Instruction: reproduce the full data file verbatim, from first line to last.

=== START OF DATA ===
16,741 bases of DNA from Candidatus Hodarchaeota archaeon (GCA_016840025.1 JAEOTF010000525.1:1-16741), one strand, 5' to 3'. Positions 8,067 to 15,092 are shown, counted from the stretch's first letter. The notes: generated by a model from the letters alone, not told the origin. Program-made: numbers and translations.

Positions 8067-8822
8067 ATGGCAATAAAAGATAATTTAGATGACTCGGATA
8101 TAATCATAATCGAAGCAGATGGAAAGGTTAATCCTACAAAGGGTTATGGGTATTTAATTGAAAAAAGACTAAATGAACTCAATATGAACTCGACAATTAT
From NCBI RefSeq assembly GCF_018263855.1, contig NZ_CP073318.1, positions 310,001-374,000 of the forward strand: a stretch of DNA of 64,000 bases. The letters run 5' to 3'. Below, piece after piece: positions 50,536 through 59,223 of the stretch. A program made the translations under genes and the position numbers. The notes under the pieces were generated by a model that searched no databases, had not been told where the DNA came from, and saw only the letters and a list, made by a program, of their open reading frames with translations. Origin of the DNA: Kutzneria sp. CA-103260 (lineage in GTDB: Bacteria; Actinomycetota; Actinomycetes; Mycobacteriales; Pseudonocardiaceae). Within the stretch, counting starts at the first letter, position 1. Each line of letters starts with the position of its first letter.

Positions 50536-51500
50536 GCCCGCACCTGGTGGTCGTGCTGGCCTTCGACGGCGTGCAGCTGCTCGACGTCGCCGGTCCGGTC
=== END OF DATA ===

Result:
16,741 bases of DNA from Candidatus Hodarchaeota archaeon (GCA_016840025.1 JAEOTF010000525.1:1-16741), one strand, 5' to 3'. Positions 8,067 to 15,092 are shown, counted from the stretch's first letter. The notes: generated by a model from the letters alone, not told the origin. Program-made: numbers and translations.

Positions 8067-8822
8067 ATGGCAATAAAAGATAATTTAGATGACTCGGATA
8101 TAATCATAATCGAAGCAGATGGAAAGGTTAATCCTACAAAGGGTTATGGGTATTTAATTGAAAAAAGACTAAATGAACTCAATATGAACTCGACAATTAT
From NCBI RefSeq assembly GCF_018263855.1, contig NZ_CP073318.1, positions 310,001-374,000 of the forward strand: a stretch of DNA of 64,000 bases. The letters run 5' to 3'. Below, piece after piece: positions 50,536 through 59,223 of the stretch. A program made the translations under genes and the position numbers. The notes under the pieces were generated by a model that searched no databases, had not been told where the DNA came from, and saw only the letters and a list, made by a program, of their open reading frames with translations. Origin of the DNA: Kutzneria sp. CA-103260 (lineage in GTDB: Bacteria; Actinomycetota; Actinomycetes; Mycobacteriales; Pseudonocardiaceae). Within the stretch, counting starts at the first letter, position 1. Each line of letters starts with the position of its first letter.

Positions 50536-51500
50536 GCCCGCACCTGGTGGTCGTGCTGGCCTTCGACGGCGTGCAGCTGCTCGACGTCGCCGGTCCGGTC